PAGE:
Study: 60% of Saudi institutions hit by virus attacks, malware

The study found that 41 percent of the respondents questioned believe that their institutions need better tools to detect ‘persistent threats’ and deal with targeted attacks. (AP file photo)
Updated 30 September 2017

Study: 60% of Saudi institutions hit by virus attacks, malware

RIYADH: Sixty percent of institutions in Saudi Arabia have experienced virus attacks and malware over the past 12 months, according to Russian cyber-security firm Kaspersky Lab.
This finding came in a recent study revealed by Kaspersky Lab during a workshop entitled “Security, Information Technology 2017,” which was organized by the Ministry of Interior’s National Cyber Security Center (NCSC) in Riyadh.
The study found that 41 percent of the respondents questioned believe that their institutions need better tools to detect “persistent threats” and deal with targeted attacks.
“Our objectives as an e-security hub in the Kingdom focus on improving the readiness of e-security and the capabilities of the government sector, including the vital national infrastructure, and developing national capabilities in terms of e-security,” said Dr. Abbad Al-Abbad, the NCSC’s executive director of strategic development and communication.
“The workshop was held in cooperation with Kaspersky Lab and enabled IT professionals and public- and private-sector organizations to learn about the most important solutions and results in this field.”
Maxim Frolov, Kaspersky Lab’s regional managing director, said that public and private institutions in the Kingdom were leading the way in this field.
“We believe in Kaspersky Lab that many countries can learn from Saudi Arabia in this area,” he said.
The workshop illustrated the steps taken by public-sector organizations in digital transformation efforts, with the aim of aligning their outputs with the Kingdom’s reform plans.
Analysts said digital transformation would play a key role in achieving the goals of Vision 2030.
E-security is one of the main requirements of all institutions in digital transformation, and the levels of implementation and unified preparedness will provide a solid foundation for building strategic commitments at the national level, they added.


Florida shooting ‘nothing to do with gunman’s family, tribe’

Updated 18 min 22 sec ago

Florida shooting ‘nothing to do with gunman’s family, tribe’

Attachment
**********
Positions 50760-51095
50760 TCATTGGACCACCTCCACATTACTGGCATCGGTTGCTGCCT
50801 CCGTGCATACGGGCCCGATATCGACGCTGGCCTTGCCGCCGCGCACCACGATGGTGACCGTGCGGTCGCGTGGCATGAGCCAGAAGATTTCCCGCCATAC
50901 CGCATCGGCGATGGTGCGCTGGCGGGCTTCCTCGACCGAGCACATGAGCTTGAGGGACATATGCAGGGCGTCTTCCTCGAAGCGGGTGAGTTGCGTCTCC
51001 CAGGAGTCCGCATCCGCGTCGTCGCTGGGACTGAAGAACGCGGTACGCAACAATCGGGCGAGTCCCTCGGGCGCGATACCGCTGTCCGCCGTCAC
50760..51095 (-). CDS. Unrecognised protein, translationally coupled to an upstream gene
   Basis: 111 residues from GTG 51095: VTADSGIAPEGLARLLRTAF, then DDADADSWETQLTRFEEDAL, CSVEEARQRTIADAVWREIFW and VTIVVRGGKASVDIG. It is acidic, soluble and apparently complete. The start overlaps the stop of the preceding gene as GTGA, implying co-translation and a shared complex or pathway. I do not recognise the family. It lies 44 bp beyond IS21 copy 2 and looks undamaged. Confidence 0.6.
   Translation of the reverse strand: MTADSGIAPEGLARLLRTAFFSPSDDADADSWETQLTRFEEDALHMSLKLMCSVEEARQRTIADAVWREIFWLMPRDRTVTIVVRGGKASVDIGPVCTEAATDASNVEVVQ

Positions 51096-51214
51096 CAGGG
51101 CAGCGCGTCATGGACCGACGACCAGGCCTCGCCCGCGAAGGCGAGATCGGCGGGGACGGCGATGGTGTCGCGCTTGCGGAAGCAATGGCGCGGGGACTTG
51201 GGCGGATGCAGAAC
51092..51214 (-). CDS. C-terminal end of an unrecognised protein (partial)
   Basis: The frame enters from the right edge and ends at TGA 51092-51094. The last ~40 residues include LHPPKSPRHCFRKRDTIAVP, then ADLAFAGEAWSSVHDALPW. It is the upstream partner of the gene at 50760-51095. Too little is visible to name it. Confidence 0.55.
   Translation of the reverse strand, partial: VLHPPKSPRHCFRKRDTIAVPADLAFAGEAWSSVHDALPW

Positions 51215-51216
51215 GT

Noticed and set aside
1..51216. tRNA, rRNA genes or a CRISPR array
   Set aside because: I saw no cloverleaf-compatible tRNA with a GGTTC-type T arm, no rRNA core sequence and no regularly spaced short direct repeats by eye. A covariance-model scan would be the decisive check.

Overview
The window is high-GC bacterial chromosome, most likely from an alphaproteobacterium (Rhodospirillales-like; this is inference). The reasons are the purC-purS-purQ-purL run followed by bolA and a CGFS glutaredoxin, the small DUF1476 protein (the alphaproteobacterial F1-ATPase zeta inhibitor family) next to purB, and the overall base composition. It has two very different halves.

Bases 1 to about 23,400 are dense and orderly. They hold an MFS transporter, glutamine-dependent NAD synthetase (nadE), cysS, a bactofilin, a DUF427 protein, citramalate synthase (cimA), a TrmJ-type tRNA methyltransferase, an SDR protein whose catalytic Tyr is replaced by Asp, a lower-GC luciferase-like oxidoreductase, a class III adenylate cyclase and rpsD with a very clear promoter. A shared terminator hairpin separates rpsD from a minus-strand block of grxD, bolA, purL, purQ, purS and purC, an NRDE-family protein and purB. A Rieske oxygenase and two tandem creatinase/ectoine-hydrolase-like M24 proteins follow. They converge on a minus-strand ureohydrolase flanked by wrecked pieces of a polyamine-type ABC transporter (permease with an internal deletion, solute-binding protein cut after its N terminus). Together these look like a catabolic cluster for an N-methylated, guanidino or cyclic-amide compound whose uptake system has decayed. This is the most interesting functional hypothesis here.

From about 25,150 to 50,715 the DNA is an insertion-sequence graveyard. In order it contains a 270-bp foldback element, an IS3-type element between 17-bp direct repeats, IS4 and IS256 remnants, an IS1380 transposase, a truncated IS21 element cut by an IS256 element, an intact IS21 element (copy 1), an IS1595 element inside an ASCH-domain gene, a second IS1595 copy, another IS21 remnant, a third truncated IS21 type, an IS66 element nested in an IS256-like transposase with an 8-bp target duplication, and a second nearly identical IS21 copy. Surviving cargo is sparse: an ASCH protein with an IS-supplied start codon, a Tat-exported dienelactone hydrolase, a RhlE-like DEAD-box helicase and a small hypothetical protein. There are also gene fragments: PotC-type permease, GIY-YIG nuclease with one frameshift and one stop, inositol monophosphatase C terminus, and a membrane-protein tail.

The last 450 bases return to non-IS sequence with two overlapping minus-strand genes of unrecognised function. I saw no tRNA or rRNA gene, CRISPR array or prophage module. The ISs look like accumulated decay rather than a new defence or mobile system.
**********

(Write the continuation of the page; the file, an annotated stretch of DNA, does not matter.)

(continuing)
• We are all still looking for the truth about this painful incident, Saudi officer’s uncle tells Arab News

AL-AHSA: The uncle of a young Saudi officer who shot three people dead at a US military base in Florida has told Arab News the crime had nothing to do with either the family or the tribe.

Mohammed Al-Shamrani, 21, from Al-Ahsa, a 2nd lieutenant in the Royal Saudi Air Force, opened fire with a handgun early on Friday in a classroom building at Naval Air Station Pensacola, where he was on a training program. He was killed by US sheriff’s deputies who responded to the incident.

The officer’s uncle, Saad bin Hantam Shamrani, said the family found the tragedy inexplicable. “Nothing unusual was noticed in Mohammed’s behavior… he was known to love people and help them.

“We are all still looking for the truth … to know the causes of this painful incident and its implications. What happened is a crime that concerns only the attacker and has nothing to do with his family and his tribe.”

My condolences go out to the families of the victims. I hope they find peace in their lives after such a tragedy.

Nedda Akhonbay, communications professional

Shamrani said his nephew had been a distinguished high school student, and graduated three years ago. “He applied to the Air Academy, where he spent six months before getting a scholarship to join a specialized program in aviation in the US.

“The last conversation I had with him was less than a month ago, when he assured me that his studies were going well and he expected to graduate in the coming months.”

The shooting has been condemned by all Saudis, many of whom have lived and worked in the US. “My condolences go out to the families of the victims. I hope they find peace in their lives after such a tragedy,” said Nedda Akhonbay, a communications professional in Jeddah.

“As a Saudi-American, and having spent many years in the US and made friends who became like family, I thought this attack was very close to home, and I hope both peoples work together to get past it.”

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